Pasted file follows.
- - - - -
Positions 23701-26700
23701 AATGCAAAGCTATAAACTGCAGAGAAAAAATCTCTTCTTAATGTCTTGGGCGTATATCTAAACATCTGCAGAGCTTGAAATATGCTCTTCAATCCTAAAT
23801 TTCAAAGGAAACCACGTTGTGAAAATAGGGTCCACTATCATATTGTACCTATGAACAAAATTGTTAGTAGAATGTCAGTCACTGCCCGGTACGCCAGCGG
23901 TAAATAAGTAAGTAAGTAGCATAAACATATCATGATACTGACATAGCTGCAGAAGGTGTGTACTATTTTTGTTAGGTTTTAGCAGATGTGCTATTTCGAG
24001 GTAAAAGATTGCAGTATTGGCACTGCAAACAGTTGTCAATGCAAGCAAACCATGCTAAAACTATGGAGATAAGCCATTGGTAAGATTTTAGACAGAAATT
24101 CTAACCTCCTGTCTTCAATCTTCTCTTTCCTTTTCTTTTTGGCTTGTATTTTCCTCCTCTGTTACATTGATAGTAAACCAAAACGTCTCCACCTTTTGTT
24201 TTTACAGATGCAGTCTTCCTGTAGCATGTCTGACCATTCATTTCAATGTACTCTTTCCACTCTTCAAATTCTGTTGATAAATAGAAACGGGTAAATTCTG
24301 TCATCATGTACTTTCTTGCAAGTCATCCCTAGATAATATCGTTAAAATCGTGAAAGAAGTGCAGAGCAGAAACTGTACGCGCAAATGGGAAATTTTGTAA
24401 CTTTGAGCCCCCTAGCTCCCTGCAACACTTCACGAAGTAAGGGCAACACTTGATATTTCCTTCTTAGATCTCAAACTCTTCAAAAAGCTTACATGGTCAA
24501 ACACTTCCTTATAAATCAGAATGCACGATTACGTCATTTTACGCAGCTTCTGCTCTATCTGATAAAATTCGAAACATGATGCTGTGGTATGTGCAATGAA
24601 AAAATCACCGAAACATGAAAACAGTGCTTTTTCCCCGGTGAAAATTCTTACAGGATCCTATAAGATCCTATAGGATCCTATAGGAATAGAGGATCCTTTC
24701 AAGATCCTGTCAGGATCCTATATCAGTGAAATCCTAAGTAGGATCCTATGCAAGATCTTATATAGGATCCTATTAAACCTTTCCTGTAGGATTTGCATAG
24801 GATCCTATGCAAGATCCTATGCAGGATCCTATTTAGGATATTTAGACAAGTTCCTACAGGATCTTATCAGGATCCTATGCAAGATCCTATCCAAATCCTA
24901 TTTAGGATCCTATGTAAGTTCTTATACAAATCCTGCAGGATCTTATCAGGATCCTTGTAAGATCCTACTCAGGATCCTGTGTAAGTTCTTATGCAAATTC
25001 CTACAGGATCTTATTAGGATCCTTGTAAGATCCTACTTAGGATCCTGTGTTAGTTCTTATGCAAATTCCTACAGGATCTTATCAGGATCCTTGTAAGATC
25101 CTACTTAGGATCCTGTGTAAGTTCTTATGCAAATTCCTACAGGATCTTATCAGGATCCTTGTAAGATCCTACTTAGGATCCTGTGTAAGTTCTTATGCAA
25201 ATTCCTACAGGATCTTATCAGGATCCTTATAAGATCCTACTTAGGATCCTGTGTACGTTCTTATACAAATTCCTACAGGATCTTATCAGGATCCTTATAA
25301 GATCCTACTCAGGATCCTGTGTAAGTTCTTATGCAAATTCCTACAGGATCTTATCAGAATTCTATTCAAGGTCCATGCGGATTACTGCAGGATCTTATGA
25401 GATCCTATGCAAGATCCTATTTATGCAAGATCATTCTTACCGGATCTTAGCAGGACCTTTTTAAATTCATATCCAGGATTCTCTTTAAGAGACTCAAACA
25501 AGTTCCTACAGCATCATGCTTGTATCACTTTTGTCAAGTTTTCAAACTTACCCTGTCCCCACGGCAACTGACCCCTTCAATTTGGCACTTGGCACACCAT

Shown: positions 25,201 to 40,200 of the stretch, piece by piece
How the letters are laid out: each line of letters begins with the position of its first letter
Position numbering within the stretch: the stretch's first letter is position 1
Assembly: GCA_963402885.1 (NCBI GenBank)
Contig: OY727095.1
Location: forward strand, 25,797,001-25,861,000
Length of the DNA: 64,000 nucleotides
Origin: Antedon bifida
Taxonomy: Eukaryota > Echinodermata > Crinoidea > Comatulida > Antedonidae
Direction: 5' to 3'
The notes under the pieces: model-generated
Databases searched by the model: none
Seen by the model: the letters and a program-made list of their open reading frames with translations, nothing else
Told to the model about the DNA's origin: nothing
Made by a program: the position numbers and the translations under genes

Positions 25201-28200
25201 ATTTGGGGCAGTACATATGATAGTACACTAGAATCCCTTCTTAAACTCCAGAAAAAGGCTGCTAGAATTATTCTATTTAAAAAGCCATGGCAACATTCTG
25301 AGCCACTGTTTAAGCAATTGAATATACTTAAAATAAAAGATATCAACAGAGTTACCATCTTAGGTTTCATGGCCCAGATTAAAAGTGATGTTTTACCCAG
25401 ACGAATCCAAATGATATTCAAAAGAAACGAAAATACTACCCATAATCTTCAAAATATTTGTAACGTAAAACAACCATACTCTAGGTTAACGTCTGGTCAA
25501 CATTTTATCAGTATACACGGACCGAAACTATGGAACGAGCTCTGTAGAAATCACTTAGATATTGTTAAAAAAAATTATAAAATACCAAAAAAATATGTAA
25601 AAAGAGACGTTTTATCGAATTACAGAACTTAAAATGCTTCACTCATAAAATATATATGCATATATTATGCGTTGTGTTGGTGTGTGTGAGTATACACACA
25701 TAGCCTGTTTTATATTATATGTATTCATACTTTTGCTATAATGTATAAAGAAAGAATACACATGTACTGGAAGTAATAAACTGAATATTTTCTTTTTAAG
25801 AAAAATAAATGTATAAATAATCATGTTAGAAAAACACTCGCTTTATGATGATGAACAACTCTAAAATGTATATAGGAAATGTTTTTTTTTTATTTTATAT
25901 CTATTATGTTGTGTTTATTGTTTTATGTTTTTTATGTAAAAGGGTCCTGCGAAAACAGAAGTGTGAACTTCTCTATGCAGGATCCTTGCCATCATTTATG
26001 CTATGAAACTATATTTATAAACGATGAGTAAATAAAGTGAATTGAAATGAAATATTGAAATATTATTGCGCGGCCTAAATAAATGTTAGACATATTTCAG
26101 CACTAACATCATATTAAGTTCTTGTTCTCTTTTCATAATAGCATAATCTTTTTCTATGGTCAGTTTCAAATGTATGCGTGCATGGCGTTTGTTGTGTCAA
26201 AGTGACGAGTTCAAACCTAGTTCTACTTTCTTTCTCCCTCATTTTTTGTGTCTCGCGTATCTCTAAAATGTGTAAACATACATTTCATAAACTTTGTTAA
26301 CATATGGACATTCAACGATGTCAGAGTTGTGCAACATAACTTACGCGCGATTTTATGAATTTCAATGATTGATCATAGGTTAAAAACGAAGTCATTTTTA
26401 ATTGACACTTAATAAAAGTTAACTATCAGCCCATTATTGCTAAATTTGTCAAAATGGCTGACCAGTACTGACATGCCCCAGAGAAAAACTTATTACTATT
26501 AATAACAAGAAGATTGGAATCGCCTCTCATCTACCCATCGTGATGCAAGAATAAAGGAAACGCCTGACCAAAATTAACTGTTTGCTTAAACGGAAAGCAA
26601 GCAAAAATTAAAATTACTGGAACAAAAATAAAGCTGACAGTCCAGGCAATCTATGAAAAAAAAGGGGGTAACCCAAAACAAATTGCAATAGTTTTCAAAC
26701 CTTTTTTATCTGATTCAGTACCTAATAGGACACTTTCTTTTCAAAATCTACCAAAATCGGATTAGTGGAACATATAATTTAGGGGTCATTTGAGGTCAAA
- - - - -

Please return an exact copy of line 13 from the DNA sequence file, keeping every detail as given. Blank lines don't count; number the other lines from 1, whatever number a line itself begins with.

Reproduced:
24801 GATCCTATGCAAGATCCTATGCAGGATCCTATTTAGGATATTTAGACAAGTTCCTACAGGATCTTATCAGGATCCTATGCAAGATCCTATCCAAATCCTA